Aso is on a regional tour which Tokyo has said aims to promote the peace process through economic means.
On Wednesday, besides Fayyad, Aso met Mahmoud Abbas, the Palestinian president, and held a four-way meeting in Jericho with Tzipi Livni, the Israeli foreign minister; Saeb Erekat, the chief Palestinian negotiator; and Abdul-Ilah al-Khatib, the Jordanian foreign minister.
|Aso, at left, with Palestinian, Israeli and|
Jordanian ministers in Jericho [AFP]
On the agenda will be a project for an agro-industrial park in Jericho that Japan is underwriting.
"This project will help create jobs for the Palestinians, boost their economy, build confidence with the Israelis and establish friendship between parties of the peace process," Aso said, speaking through a translator.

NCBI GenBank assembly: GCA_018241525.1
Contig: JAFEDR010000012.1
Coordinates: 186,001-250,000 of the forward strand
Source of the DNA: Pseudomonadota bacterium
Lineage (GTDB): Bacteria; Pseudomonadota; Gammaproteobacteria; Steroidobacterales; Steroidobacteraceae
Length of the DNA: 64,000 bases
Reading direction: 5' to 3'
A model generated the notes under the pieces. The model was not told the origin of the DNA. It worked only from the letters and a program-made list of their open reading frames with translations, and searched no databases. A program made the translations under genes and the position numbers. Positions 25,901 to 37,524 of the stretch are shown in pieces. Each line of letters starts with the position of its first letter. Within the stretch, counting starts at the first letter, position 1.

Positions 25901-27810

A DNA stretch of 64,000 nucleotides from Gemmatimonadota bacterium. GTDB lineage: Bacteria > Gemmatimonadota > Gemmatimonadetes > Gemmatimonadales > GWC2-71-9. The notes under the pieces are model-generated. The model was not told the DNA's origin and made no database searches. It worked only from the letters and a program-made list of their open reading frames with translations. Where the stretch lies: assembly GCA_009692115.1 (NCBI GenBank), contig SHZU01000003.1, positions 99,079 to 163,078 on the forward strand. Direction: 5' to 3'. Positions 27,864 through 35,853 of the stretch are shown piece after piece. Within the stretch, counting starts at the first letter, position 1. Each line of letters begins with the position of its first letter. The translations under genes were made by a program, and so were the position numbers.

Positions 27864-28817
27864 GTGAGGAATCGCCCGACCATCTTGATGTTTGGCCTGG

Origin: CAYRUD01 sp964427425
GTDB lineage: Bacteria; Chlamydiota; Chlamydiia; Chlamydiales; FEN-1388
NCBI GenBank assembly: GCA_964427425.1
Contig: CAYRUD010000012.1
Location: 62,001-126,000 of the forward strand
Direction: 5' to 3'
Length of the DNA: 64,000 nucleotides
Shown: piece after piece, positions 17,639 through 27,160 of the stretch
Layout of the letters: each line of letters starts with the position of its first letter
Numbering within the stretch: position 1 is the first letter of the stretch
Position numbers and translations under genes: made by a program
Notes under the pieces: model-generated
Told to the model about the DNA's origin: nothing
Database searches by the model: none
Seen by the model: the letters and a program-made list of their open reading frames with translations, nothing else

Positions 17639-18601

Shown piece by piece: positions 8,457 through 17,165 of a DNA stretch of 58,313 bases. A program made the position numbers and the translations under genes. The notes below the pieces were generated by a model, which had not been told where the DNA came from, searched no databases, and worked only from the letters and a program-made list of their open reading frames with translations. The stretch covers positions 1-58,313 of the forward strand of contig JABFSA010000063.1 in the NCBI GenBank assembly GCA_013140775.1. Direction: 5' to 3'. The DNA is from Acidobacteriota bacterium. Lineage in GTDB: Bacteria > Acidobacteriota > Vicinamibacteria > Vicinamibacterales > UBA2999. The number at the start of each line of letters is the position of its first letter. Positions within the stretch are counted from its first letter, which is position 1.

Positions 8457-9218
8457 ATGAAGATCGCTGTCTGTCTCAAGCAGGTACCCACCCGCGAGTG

In talks with Livni, Aso urged Israel to ease the restrictions on movement that Israel has imposed in the occupied West Bank, citing security concerns, since the beginning of the second Palestinian uprising in 2000.
Japan, the world's second-largest economy and a major donor to the Middle East, will provide another $8m in humanitarian aid, the official said.
Japan suspended direct aid to the Palestinians in 2006 after Hamas formed a cabinet after sweeping a January parliamentary poll.
"Since the creation of the Palestinian Authority [in 1994], Japan has given a billion [dollars] and today we thank it for this new aid of 20 million dollars," Abbas told Aso during their meeting.
Abbas dismissed the Hamas-led unity government in June after the group overran his forces in the Gaza Strip. He later appointed a new cabinet headed by Fayyad, an economist.